I stopped on the story of Jesus and Lazarus the other day. Stopped right at the part about Jesus weeping.
He wept. Fully.
Compassion poured from His eyes and ran into His hands, hands which would soon enough be torn up on a bloody cross. Maybe He bent over in grief, pressing those hands to His mouth, without words.
See, the God of the universe did not simply blink extra and ignore the well of emotion coming to His holy eyes. Didn’t choke it back and cough gruffly. Didn’t mumble out something about how everything happens for a reason after all, and what a beautiful life this one lived at least.
I couldn’t get over that scene of Heaven’s Glory grieving long and hard over His friend, Lazarus.
Why? Because certainly Jesus knew He would raise Lazarus from the dead. Certainly He knew that death would never keep this one: not this time.
Certainly He knew it was within His perfect power and awesome sovereign ways to fix this situation.
Yet, for the moment or maybe for many moments, He wept. He grieved. He entered into the loss with compassion. He stayed there silently and let His human heart break with the brokenness of sin and death, for which He alone had the capacity to redeem.
Jesus wept – willing to feel what He knew He could fix.
And that’s where I stopped because I’m not sure we know what to do with that.
How often we’d rather fix something than feel anything. We’d rather give a hand than grieve. We’d rather move on than mourn.
It feels better to feel less, and sometimes we feel less when we make it all better already – and quickly. Our hands are jumpy to do something, anything to remedy the mess, as if maybe then our hearts would be protected from the weeping.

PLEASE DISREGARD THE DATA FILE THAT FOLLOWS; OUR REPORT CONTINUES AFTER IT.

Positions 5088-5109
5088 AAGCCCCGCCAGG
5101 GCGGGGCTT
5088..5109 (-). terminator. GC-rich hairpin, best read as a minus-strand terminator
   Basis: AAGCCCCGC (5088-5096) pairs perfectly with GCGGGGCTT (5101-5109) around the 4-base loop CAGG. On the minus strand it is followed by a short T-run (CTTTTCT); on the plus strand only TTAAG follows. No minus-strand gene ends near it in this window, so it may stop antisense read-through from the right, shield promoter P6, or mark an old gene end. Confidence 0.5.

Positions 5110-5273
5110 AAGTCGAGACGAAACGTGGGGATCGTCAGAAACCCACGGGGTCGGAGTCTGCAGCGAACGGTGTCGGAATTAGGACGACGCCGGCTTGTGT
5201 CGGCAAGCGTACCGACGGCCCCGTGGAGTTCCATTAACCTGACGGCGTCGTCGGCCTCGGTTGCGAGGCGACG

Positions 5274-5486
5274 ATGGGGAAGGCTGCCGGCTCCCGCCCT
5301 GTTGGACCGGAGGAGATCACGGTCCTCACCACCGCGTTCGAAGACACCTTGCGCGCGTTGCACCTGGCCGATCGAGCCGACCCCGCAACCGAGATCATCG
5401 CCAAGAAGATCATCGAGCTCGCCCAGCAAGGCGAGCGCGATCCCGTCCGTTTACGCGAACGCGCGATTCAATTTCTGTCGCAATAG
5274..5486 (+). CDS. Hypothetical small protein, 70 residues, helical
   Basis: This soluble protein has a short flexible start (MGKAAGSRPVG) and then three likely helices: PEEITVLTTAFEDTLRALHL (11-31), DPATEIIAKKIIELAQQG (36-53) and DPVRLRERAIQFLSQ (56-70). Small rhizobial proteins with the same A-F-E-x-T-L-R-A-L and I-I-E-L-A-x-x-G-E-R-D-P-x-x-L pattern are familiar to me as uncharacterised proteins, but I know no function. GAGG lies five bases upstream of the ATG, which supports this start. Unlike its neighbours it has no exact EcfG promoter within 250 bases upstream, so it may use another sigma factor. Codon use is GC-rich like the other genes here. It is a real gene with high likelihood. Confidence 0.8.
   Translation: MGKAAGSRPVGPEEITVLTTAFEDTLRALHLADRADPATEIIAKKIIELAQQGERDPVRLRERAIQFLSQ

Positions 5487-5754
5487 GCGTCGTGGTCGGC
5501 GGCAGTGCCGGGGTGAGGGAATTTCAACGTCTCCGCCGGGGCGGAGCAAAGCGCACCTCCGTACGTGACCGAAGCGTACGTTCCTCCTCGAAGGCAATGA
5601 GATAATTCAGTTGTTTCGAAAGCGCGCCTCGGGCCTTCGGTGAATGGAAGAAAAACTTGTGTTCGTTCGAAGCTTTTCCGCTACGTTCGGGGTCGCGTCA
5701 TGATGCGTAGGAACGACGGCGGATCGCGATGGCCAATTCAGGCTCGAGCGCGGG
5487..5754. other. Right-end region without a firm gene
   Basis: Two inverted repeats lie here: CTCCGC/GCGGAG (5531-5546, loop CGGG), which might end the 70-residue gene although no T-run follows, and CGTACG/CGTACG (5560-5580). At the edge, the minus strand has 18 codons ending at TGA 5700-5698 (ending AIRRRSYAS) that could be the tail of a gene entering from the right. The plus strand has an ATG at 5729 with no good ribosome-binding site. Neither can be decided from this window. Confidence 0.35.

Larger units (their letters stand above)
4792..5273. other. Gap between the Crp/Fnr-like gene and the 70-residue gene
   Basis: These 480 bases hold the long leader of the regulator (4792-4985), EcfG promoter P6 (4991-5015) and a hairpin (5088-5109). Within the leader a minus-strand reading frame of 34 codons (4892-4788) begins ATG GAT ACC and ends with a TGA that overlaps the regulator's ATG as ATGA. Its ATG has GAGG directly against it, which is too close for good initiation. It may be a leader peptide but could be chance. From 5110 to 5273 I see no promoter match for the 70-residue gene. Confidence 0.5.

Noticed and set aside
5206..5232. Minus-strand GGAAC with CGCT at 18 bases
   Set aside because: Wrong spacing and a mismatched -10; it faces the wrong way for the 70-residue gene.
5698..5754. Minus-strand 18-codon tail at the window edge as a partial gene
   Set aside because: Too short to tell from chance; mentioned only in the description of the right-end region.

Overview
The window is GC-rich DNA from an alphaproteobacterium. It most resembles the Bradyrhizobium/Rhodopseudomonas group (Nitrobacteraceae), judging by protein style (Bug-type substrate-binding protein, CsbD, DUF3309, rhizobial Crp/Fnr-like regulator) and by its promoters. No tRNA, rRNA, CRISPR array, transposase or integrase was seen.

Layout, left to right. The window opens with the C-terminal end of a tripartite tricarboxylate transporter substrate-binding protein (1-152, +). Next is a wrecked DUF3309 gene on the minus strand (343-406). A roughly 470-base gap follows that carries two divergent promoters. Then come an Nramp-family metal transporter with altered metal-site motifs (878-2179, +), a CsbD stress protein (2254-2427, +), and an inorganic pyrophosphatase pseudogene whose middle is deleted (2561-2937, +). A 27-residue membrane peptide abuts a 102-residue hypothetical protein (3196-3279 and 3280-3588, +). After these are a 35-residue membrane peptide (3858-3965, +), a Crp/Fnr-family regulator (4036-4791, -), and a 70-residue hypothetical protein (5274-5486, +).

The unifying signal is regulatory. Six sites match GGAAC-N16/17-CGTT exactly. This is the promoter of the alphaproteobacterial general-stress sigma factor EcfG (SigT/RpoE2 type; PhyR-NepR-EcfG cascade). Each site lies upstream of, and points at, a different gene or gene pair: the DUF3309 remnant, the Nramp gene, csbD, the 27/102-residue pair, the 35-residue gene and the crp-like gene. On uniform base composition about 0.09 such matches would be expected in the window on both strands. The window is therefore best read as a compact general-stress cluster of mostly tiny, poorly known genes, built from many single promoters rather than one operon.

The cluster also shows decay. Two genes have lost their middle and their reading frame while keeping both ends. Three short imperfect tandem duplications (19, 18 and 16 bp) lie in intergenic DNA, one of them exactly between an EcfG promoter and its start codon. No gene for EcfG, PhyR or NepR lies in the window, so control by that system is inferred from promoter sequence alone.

As a people of great blessings and privilege, maybe it hurts us too much to see the brokenness of this world. It’s just not comfortable or pleasant to see so much injustice and unfairness. It ruins our days, clogs up our Facebook feed, settles into our cities, bothers our picture-perfect visions.
And I wonder if deep down, we know we can’t fix it so we don’t want to feel it.
But, friends, maybe we are called to feel. To weep long. To let the brokenness break our hearts a little. To be affected deeply and fully. To enter in with empathy and sit for a while.
Jesus would shortly raise Lazarus from the dead, yet he deemed it worthwhile to feel before He fixed. He sat in the loss with this family. It wasn’t comfortable. It wasn’t pleasant. It cost him his heart.
Can we who wait on that same redemptive power for the fixing of our lives and our world still find it worthwhile to feel? Can we open our hearts and expose ourselves to the pain and trauma and mess of the un-fixable situations in our community and our world without skirting away? Can we choose to stay in a relationship, stick close to one who is grieving, willingly step into the hard places where hearts get battered and lives seem hopeless and just causes appear futile?
Friends, let’s do just that. Let’s be so full of compassion and empathy that it flows from our lives and our eyes, as we stand before the tombs of our Lazaruses.
May we be people who live real lives, up-close with dirt on our hands and with hearts that are sensitive enough to collectively weep over that which we long to see Jesus resurrect, change, redeem. May we be that passionate, that alive, that engaged as Christians today.